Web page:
Review: Incarnate by Jodi Meadows

Jan 31, 2013

Title: Incarnate
Author: Jodi Meadows
Publisher: Katherine Tegen Books
Publishing Date: January 31, 2012
Pages/Format: 374, Hardcover

New soul
Ana is new. For thousands of years in Range, a million souls have been reincarnated over and over, keeping their memories and experiences from previous lifetimes. When Ana was born, another soul vanished, and no one knows why.

No soul
Even Ana's own mother thinks she's a nosoul, an omen of worse things to come, and has kept her away from society. To escape her seclusion and learn whether she'll be reincarnated, Ana travels to the city of Heart, but its citizens are afraid of what her presence means. When dragons and sylph attack the city, is Ana to blame?

Heart
Sam believes Ana's new soul is good and worthwhile. When he stands up for her, their relationship blooms. But can he love someone who may live only once, and will Ana's enemies—human and creature alike—let them be together? Ana needs to uncover the mistake that gave her someone else's life, but will her quest threaten the peace of Heart and destroy the promise of reincarnation for all?

Jodi Meadows expertly weaves soul-deep romance, fantasy, and danger into an extraordinary tale of new life.


Initial Reaction of Book in One Word: GREAT

Going into this book, I really had no idea what to expect; I just knew that the cover was pretty. Now that I've read the book, I must say that it's better than I thought it was going to be. I have almost no complaints, though there were some frustrations (I'll explain later). All I really want is to dive straight into Asunder--thank goodness I have a copy!

I'll start with the very few negatives. I really like how quick this book was to read, and how it was fast-paced. However, for the first few chapters it was too fast, and I felt like I had missed a prequel or something. Other than that, my only issue was being a little confused with who was who (some unusual names) and not understanding how some things worked.

And then there were my frustrations. (Minor spoilerish alert. Sort of.) To explain: I did this, more than once (but on a pillow or on carpet).


To sum it up even more, I was talking to Jenna from Making the Grade about Incarnate, and she tweeted this. PERFECT.


The tension was just...GAH! Jodi Meadows, you killed me!

Anyway. Back to the rest of the book. The concept--souls being reincarnated, and then one not and a newsoul/nosoul showing up--was really interesting and different. And the humans weren't alone--they had enemies, like sylphs and trolls and DRAGONS. It was a kind of dystopian/contemporary world, mixed in with some fantasy. (Don't quote me on that. I'm horrible at classifying genres.)

I liked the characters that were meant to be liked. Ana was her own person--literally. As far as anyone knows, she's the only newsoul in existence. She's had it hard, getting crap for being a newsoul, as well as being raised by Li. (I hate Li.) Sam was just...*happy sigh* It is a truth, universally acknowledged, that male characters named Sam are very desirable. Seriously. There's Sam from the Wolves of Mercy Falls, and now's there this one--he just makes my heart pitter-patter, and he's so nice. I love him.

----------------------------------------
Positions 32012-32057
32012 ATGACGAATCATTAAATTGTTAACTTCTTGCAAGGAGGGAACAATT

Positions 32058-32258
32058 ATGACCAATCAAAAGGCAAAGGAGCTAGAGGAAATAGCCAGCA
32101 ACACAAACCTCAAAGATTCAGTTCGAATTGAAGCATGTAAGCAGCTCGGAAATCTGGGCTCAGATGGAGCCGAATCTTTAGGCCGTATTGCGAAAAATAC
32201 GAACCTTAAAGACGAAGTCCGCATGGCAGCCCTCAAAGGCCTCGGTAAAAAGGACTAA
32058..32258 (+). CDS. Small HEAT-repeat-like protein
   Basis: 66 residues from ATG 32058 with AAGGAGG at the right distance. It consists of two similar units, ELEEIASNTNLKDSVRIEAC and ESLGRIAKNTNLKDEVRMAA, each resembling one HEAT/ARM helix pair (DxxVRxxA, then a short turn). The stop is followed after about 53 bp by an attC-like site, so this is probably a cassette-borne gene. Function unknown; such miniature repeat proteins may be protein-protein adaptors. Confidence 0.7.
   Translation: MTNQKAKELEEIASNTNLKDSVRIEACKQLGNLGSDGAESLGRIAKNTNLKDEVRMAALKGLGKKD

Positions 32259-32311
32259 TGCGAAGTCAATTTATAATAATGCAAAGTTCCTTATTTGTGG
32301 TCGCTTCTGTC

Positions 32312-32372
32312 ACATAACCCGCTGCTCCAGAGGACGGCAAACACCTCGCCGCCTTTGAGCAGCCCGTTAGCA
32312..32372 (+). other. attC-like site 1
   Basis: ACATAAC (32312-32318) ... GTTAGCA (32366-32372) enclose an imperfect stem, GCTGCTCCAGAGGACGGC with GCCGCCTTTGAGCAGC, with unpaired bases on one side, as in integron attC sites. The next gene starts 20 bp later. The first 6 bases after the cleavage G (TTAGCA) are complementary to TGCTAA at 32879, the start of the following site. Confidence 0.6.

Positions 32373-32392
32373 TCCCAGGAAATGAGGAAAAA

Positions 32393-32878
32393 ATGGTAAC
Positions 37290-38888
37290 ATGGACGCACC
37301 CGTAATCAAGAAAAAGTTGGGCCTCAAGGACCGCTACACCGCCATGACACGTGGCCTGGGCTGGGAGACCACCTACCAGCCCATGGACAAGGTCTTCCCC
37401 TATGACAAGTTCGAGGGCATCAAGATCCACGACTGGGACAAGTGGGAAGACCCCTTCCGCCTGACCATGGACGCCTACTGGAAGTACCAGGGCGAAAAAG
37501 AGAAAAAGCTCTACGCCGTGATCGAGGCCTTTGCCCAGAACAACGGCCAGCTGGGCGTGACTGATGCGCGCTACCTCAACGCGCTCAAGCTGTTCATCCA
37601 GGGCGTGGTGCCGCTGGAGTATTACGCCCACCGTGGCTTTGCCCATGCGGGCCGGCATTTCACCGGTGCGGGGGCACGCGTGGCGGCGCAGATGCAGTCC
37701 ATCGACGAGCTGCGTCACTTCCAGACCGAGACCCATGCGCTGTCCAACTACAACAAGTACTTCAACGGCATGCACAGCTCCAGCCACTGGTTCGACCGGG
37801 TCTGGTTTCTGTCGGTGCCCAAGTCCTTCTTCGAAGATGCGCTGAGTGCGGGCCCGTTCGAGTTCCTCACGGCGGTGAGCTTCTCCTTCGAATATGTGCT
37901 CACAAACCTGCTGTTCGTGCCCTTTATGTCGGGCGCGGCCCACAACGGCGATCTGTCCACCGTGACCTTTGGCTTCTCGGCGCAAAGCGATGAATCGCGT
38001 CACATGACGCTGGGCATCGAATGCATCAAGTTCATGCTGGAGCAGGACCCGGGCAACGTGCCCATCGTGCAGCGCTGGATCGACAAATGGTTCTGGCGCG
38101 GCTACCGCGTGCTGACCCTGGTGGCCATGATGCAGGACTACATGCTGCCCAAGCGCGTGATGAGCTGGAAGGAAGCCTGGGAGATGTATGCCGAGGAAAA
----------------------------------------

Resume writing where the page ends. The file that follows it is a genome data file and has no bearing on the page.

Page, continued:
The writing was nice and readable, with some great detail, but not too much. As I mentioned earlier, Incarnate is fast-paced, but sometimes it really worked for Ana's story. She's trying to figure out why she was created and how--can it happen again? Will she be reincarnated? Does she have a soul? And Jodi Meadows has a way with words. Exhibit A: Chapter 21. (MY HEART. THE BUTTERFLIES.) Exhibit B (page 242): 

"I hate being a teenager."
"Why?"
"Hormones."

Thank you for that, Jodi! 

I'm shaking my head, wondering why I just read this book when it's been out for a year. (Shame on me!) Incarnate was excellent, full of action, sexual tension (frustrations!), cool characters, and a very interesting world full of similarly interesting concepts. (A wall with a pulse? A strange temple? Say what?) This book has all kinds of FEELS, people. You want the feels. Therefore, you should read this book. In the meantime, appreciate the stunning cover and pine for an awesome butterfly mask--I'll be making my way toward Asunder, which I can't wait to read. My eyes are officially on (and my nose in) this series.


Did I like it? A LOT.
Did I love it? Not 100%, but there's definitely some love.
Would I reread it? Yes.
Would I purchase it? I WANT IT NOW.
Would I recommend it? Absolutely!

Waiting on Wednesday (18)

Jan 30, 2013


Waiting on Wednesday
is a weekly meme hosted by Breaking the Spine that showcases
upcoming releases that people are very much anticipating.

I have an ARC of this book and want to read it sooo bad! For one, it's set in the 80s. HOW COOL IS THAT? And, it sounds super duper cute. Like, Anna and the French Kiss cute. YES, PLEASE. (Add this to your radar. Do it.)
Author: Rainbow and Rowell
Publisher: St. Martin's Press
Publishing Date: March 5, 2013
Pages: 320

"Bono met his wife in high school," Park says.
"So did Jerry Lee Lewis," Eleanor answers.
"I’m not kidding," he says.
"You should be," she says, "we’re sixteen."
"What about Romeo and Juliet?"
"Shallow, confused, then dead."
''I love you," Park says.
"Wherefore art thou," Eleanor answers.
"I’m not kidding," he says.
"You should be."

Set over the course of one school year in 1986, Eleanor and Park is the story of two star-crossed misfits – smart enough to know that first love almost never lasts, but brave and desperate enough to try. When Eleanor meets Park, you’ll remember your own first love – and just how hard it pulled you under.


What are you waiting on this week? Tell me in the comments!

Review: Nobody But Us by Kristin Halbrook

Jan 25, 2013


Title: Nobody But Us
Author: Kristin Halbrook
Publisher: HarperTeen
Publishing Date: January 29, 2013
Pages/Format: 288, ARC